Genetic diversity is essential because it provides a basis for adaptation and resilience to environmental stress and change.
The fundamental importance of genetic variation is reflected by its inclusion in criteria and indicator (C&I) systems used to track forest sustainability at the national scale. One example is the Montréal Process Criteria and Indicators for the Conservation and Sustainable Management of Temperate and Boreal Forests. The United States is a participant in the Montréal Process C&I and uses it as a periodic forest sustainability assessment framework.
The first of the Montréal Process genetic diversity indicators (1.3.a) aims to quantify the number and geographic distribution of forest-associated species at risk of losing genetic variation and locally adapted genotypes. This indicator has been difficult to address in a systematic fashion, due to the large number of forest-associated species (including trees) native to the United States, and given the challenges inherent in quantifying the genetic diversity of species that are distributed across wide geographic regions.
A new publication, by Kevin Potter of North Carolina State University and Kurt Riitters of the USDA Forest Service’s Southern Research Station, combines two broad-scale datasets to inform this indicator for the United States: (1) tree species occurrence data from the national Forest Inventory and Analysis (FIA) plot network and (2) climatically and edaphically defined provisional seed zones, which are proxies for among-population adaptive variation.
Potter and Riitters calculated the estimated proportion of small trees (seedlings and saplings) relative to all trees for each species and within seed zone sub-populations, with the assumption that insufficient regeneration could lead to the loss of genetic variation. The threshold between sustainable and unsustainable proportions of small trees reflected the expectation of age–class balance at the landscape scale.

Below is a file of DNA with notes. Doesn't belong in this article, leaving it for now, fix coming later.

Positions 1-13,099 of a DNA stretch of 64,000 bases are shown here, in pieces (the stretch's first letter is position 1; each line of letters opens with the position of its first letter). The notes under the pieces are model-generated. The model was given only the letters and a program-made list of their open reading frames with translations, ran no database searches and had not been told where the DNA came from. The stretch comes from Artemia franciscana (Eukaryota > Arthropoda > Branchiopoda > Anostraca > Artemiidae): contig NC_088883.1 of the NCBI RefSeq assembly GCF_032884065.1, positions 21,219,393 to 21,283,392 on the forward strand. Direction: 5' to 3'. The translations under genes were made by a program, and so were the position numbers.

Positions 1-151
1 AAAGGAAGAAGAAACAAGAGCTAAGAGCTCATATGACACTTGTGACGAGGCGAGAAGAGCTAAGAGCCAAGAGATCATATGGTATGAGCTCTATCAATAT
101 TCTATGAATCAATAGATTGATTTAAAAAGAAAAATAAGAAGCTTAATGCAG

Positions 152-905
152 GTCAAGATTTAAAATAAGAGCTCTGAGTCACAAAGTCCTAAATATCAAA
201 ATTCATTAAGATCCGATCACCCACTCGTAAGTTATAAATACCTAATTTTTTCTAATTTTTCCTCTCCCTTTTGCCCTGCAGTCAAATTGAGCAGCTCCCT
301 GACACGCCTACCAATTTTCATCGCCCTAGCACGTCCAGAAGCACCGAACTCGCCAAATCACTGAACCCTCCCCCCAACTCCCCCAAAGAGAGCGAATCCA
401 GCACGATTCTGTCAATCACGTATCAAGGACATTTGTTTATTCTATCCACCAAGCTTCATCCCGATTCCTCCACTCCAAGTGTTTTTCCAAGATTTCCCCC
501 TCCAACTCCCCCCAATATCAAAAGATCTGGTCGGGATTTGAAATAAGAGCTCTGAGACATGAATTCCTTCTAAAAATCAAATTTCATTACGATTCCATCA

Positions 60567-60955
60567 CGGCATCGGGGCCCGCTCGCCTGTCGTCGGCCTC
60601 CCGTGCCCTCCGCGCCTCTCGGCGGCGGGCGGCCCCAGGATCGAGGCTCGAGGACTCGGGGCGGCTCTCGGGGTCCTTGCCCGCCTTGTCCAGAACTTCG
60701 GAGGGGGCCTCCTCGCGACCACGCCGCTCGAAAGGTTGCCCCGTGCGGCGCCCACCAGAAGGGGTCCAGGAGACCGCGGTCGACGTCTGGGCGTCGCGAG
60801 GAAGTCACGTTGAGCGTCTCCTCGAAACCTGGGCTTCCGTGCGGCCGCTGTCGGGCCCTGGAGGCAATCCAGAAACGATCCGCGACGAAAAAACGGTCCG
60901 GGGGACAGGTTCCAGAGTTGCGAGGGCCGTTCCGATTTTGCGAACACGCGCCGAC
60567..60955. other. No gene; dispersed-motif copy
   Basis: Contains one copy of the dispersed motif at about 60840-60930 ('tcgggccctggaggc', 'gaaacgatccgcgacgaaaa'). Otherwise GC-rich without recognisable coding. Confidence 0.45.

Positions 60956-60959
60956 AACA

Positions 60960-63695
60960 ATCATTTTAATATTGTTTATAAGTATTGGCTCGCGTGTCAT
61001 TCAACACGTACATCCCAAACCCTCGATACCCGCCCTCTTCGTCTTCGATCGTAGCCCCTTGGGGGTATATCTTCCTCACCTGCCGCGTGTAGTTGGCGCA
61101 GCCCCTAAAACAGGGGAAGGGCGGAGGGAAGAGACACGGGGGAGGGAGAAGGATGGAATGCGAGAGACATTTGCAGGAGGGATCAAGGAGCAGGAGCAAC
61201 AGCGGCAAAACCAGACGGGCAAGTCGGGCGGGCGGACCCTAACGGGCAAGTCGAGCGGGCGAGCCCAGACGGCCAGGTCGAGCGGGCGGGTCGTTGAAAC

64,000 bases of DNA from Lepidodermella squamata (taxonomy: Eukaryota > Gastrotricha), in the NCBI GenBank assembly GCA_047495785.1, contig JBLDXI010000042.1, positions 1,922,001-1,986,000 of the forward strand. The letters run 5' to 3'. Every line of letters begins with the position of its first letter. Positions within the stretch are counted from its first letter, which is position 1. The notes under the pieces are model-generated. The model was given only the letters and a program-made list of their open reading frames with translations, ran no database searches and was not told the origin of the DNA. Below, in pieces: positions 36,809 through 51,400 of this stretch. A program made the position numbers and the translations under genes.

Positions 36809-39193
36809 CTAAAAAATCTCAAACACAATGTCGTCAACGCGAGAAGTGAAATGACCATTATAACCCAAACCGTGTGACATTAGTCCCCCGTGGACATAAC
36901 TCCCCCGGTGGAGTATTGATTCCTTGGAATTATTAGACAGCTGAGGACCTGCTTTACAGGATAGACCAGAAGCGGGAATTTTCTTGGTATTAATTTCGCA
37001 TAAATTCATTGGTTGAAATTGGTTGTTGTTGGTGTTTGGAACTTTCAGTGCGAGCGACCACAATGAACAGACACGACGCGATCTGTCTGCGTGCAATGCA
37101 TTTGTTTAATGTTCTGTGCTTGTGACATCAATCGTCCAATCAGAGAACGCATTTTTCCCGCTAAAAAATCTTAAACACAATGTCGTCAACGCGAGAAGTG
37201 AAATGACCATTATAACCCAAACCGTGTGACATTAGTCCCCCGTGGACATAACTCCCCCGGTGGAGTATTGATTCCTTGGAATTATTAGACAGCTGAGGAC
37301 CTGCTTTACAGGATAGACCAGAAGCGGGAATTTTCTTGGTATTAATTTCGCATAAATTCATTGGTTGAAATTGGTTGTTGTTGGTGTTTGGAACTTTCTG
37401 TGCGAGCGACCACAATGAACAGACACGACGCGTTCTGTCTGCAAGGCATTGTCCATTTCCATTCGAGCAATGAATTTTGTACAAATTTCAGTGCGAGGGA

They found that 46 of 280 U.S. forest tree species (16.4%) may be at risk of losing genetic variation. California and the Southeast encompassed the most at-risk species. Additionally, 39 species were potentially at risk within at least half of the seed zones in which they occurred. Seed zones in California and the Southwest had the highest proportions of tree species that may be at risk.
The results could help focus conservation and management activities to prevent the loss of adaptive genetic variation within tree species.
The article was published in a special issue of the journal Forests focusing on Sustainable Forest Management Criteria and Indicators.
February 1, 2022